October is “Manufacturing Month” in Connecticut, and efforts are underway to create the next generation of engineers and innovators as part of the state’s “Dream It. Do It” program. Companies, nonprofits, academic institutions and the state government are working together to promote the high-tech sector to youngsters through month-long events such as “Manufacturing Mania,” where school kids are exposed to manufacturers and career opportunities.
Maria Leise of Lisbon Central School learned to make a simple metal bracelet using a hand-turn tool, also used to make fan-guards at Acme Wire Products in Mystic. She was excited to discover that engineering could be artistic. “I just thought it had to do with building cars and aeroplanes and stuff,” she said. “I never really thought about jewelry or 3D printers.” Mary Fitzgerald, president of Acme, came upon the idea at a Girl Scouts event, and decided to give it a try here. “A lot of the girls don’t know what careers are available in manufacturing until someone shows them,” she pointed out.
Leise is one of nearly 100 middle school students visiting a manufacturing event at Three Rivers Community College in Norwich, organized by the East Hartford-based Connecticut Center for Advanced Technology (CCAT). Students stopped by at ten display tables and were curious about additive manufacturing and the use of cutting tools. Amir Butcher from Teachers’ Memorial Middle School thought some of the tools at manufacturer Sandvik Coromant were similar to what his dad has in the garage. “I’m just wondering if I’m going to get a job that pays enough and [if it’s one that] I’d like,” he said. “I have a lot of people saying in my life, ‘If you love your job, you’ll never work a day in your life.’ So I’m looking for one of those jobs.”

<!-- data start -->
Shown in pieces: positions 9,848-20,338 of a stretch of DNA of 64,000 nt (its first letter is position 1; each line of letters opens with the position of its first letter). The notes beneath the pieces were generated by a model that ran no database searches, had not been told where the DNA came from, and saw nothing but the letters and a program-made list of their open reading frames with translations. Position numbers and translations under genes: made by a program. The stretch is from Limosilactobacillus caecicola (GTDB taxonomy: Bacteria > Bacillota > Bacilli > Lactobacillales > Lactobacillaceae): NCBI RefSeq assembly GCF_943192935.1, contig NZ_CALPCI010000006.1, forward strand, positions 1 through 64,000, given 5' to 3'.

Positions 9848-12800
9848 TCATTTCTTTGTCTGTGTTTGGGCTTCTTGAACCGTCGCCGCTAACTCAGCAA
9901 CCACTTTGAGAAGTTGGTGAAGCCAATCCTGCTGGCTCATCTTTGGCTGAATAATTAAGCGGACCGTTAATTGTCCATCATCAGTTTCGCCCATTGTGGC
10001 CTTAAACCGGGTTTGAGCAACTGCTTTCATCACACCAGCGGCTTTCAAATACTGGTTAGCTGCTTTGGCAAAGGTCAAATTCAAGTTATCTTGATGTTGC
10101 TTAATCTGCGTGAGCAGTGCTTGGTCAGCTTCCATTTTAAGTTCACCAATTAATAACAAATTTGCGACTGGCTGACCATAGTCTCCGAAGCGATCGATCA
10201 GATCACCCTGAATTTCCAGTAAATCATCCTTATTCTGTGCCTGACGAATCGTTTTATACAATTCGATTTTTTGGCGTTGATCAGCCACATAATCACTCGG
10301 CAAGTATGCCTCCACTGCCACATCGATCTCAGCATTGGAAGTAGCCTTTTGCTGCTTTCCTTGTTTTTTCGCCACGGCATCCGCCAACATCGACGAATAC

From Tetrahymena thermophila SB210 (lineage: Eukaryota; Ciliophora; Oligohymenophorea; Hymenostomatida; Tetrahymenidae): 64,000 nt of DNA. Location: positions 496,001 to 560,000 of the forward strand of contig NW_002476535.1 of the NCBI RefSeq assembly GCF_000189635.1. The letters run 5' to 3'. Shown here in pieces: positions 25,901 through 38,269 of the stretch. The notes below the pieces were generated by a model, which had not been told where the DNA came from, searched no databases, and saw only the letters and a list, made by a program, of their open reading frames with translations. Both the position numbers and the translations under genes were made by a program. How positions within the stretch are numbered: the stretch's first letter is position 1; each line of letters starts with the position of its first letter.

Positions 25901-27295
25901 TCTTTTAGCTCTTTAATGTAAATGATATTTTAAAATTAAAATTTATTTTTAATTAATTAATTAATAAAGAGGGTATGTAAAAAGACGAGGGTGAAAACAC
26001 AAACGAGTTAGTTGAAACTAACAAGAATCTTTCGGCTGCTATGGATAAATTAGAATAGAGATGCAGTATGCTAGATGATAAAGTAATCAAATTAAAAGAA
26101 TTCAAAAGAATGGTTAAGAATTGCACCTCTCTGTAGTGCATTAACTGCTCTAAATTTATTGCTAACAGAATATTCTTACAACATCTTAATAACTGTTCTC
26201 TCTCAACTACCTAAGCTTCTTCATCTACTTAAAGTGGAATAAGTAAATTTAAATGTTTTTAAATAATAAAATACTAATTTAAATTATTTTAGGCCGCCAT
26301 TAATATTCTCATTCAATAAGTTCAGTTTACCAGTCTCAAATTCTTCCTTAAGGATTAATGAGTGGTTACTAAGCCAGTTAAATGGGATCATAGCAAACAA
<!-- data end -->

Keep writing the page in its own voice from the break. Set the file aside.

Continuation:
He was pleased when a volunteer told him that in Connecticut, even entry level wages in manufacturing are higher than average in other fields by around 60 percent. The average salary for a manufacturing job is nearly $90,000. Yet many seemed unaware of the career opportunities, said Gene Harper, hiring manager at General Dynamics, which had a Virginia class submarine illustration on display at its table. “It was pretty apparent they don’t understand what manufacturing is about," he said, "and how widespread it is in Connecticut, and opportunities for them to go into those fields. That’s what we’re trying to do, get the word out to the students.”
Grace Sawyer Jones, president of Three Rivers Community College, said that one way to increase student awareness is by exposing them early on to engineering careers. “This is what creates the increase in numbers,” she said. “It’s by having students who are looking to these fields long before they come to college. And more important [are the] the manufacturing businesses that are here. Those are the parts that you bring together early in their lives, so they really have a realization of the possibilities.”
The Connecticut Department of Labor's 2010 – 2020 occupational projections indicate the need for 560 new manufacturing workers each year, with a particular demand for machinists, assemblers and computer controlled machine tool operators. John Beauregard, executive director of the Eastern Connecticut Workforce Investment Board, said industry and academia must work together to reduce the current skills gap in advanced manufacturing. “We’ve learned first hand of some of those openings," he said, "and how some of the programs we can design by working together can fill those gaps. We had a manufacturing class that graduated last spring. They went through a complete community-coordinated pipeline, if you will. I think 30 of 33 of the graduates found employment.”
CCAT was awarded $450,000 by the Connecticut Department of Labor and the state Department of Economic and Community Development to promote the manufacturing sector through year-long events. Susan Palisano, director of education and workforce development, said CCAT’s programs over the years have brought results. “We’ve seen enrollments at our technical high schools in ninth grade students coming in and choosing manufacturing technologies as their professional track,” she said. “We’ve seen enrollments at schools where we have run summer programming increase enormously actually; in some cases double.”
Initiatives include hands-on events for middle and high school students, open houses at manufacturers’ locations, and workshops for parents and guidance counselors. This month alone, the non-profit plans to reach out to more than 500 kids.